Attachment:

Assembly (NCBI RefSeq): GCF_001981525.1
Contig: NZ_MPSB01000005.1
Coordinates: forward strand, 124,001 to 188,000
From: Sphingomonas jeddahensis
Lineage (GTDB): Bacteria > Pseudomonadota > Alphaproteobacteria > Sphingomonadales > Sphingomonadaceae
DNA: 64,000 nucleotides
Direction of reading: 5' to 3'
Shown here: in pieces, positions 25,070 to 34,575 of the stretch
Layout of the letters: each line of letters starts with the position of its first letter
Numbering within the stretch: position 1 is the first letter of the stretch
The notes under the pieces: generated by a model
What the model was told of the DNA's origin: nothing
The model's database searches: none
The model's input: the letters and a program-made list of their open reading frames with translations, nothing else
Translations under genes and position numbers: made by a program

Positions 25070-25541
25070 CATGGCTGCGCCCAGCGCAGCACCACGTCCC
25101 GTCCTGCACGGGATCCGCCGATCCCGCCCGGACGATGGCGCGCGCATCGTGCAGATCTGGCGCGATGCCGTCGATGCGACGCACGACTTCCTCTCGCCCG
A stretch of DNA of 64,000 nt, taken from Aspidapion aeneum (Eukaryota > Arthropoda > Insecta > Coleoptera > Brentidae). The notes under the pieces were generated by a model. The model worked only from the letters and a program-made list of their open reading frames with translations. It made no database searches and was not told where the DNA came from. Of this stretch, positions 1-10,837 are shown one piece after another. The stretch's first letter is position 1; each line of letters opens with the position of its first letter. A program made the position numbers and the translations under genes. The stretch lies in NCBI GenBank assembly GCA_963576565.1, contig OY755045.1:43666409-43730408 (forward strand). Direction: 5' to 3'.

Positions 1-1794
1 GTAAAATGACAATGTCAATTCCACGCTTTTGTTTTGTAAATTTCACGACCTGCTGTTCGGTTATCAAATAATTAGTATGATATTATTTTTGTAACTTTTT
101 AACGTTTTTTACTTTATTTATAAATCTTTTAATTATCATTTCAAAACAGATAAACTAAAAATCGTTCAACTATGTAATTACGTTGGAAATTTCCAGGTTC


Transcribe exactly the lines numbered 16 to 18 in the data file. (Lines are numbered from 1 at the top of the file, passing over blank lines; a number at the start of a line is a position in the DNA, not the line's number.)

Positions 25070-25541
25070 CATGGCTGCGCCCAGCGCAGCACCACGTCCC
25101 GTCCTGCACGGGATCCGCCGATCCCGCCCGGACGATGGCGCGCGCATCGTGCAGATCTGGCGCGATGCCGTCGATGCGACGCACGACTTCCTCTCGCCCG